Sunday, November 10, 2013

Jala Jala Loop | 153 km | 09 Nov 2013

Jay, Nowie and Harry near the bay at Jala Jala

We decided to go ahead with this ride despite the typhoon that devastated the south of the country.

Harry, Nowie and I assembled at our usual spot at Cainta Junction and jumped off at 8 am towards Tikling, Antipolo for our first uphill challenge.

After conquering that first climb, it was smooth sailing all the way from Teresa to Jala Jala, except for some strong headwinds and intermittent rain showers slowing us down as Typhoon Yolanda was exiting the country.

Here's the Jala Jala route we took as seen from space...

Somewhere on the downhill run along Teresa

Entering Morong 

The Road to Jala Jala...
The Jala Jala route is gorgeous. Surrounded by mountains on your left and Laguna Bay on the right, the valley is teeming with lush farmland and trees along the generally well-paved road.

Entering Jala Jala

This kid thinks Nowie's a celebrity.
Harry and I. If you take the road to the left, you'll be going towards the Bugarin downhill stretch of road.

Tree-lined and well-paved road makes for a pleasant ride.

Piss stop.

Lunch break.

Jala Jala allows you to be a whole lot closer to the bay, with a much more beautiful view compared to Pakil during our Laguna Loop ride.

My Black Beauty.
Nowie's Kerida.
Harry's Blue Train.

We took a detour at what the locals called "Irrigation". We turned left at a narrow side street with a few feet of dirt trail towards a small levee that we traversed so we can exit at Manila East Road as we looped back towards home. But we had to conquer our second uphill challenge...Bugarin.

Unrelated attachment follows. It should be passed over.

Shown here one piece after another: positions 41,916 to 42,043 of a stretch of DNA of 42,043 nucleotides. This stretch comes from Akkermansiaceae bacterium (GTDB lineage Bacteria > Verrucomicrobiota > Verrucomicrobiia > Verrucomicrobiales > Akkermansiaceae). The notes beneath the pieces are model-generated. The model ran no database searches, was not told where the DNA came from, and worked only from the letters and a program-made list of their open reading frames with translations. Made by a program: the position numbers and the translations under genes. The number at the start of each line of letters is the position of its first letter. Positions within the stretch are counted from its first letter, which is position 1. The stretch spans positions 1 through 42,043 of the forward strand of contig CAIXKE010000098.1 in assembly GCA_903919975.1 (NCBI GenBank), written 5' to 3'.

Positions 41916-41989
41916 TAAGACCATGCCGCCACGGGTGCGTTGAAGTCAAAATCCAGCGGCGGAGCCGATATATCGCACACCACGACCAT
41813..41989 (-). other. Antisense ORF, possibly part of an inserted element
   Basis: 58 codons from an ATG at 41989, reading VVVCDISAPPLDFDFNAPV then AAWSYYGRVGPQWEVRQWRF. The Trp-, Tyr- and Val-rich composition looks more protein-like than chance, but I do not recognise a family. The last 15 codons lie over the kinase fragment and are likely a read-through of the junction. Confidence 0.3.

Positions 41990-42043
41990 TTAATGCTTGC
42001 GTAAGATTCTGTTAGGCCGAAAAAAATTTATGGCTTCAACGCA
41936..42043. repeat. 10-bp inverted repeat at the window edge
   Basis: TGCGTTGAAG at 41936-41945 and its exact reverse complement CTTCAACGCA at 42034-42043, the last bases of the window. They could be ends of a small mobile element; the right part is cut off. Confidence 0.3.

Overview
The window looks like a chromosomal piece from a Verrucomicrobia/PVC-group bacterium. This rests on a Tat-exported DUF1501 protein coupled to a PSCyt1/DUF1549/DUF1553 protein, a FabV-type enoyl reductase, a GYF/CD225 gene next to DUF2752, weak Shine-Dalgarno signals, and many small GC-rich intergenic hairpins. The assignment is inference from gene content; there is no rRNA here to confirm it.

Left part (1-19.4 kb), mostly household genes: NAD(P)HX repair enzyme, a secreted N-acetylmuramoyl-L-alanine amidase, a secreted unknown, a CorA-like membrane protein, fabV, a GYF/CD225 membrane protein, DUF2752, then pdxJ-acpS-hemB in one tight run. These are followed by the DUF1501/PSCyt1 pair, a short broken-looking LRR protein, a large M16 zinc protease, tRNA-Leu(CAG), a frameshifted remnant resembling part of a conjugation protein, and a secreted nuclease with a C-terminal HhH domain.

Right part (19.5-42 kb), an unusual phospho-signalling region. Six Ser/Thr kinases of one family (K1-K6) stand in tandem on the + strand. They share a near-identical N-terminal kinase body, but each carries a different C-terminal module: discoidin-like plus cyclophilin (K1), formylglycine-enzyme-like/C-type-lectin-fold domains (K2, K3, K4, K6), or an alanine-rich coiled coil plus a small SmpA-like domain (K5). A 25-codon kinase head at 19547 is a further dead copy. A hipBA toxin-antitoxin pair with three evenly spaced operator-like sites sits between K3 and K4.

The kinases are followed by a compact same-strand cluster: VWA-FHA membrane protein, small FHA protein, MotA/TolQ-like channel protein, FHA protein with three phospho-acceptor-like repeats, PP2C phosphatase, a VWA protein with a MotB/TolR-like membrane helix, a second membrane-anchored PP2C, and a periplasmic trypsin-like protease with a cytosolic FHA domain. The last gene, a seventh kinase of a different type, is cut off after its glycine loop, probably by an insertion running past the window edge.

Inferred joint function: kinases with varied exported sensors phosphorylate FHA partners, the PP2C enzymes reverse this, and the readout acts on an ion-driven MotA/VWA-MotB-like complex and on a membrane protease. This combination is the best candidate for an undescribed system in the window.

The levee. Pretty rough waters as it was a rainy day.

Miryenda from the banana-que girl...

Climbing Bugarin...
Buko juice stop a few meters away from the Irrigation road exit as we looped back via Bugarin.

The waterfall of life. We stopped here during our long climb up Bugarin. Refreshingly cool and re-energizing.
Nowie fashioned a makeshift shower out of one of Harry's rain covers.

Climbing Teresa and Home...
It was dark by the time we passed Bugarin. We decided to have dinner before we tackled the climb up Teresa.

I had problems with my bike since Bugarin and had difficulty changing gears. So I was relying heavily on my granny gear which had the least problematic issues.

I got back home at around 8:30 am, and pedaled a total of 153 kilometers on this ride.
Lessons Learned...

1. Be careful climbing Teresa at night. There's a portion there where the road is steepest and there are no street lights. Some kids with bad intentions are hiding in dark corners there waiting to pounce on bikers.

So, if you and your friends find yourselves in that situation - stick together, illuminate the area as much as you can and keep a close eye on those kids who will jump out of nowhere to spook and distract you while some other kids will be running alongside trying to snatch items from your backpack, or worse, slash you with a knife.

2. My tablet did a good job. Surprisingly, this cheap 7-inch tablet I bought was able to record the entire route without conking out on me.

I turned on my Endomondo GPS app on this gadget as soon as I left home at 6 am, and 14 hours later, battery life was at 75%, which ain't bad at all. I could probably keep this device operational and the GPS app running without changing gadgets the entire trip to Baguio.

3. Trunk rack and Deuter rear rack bag. I bought a rear rack with mud guard and a trunk rack bag since I'll be needing these for our trip to Baguio later this month. I tried it out on this Jala Jala trip and it did its job.

Since the Baguio trip will last a couple of days, I'll need a way to bring work with me. Fortunately, my mini-laptop can fit inside the bag with some space left for more important stuff. I'll have less weight to carry on my backpack as a result.

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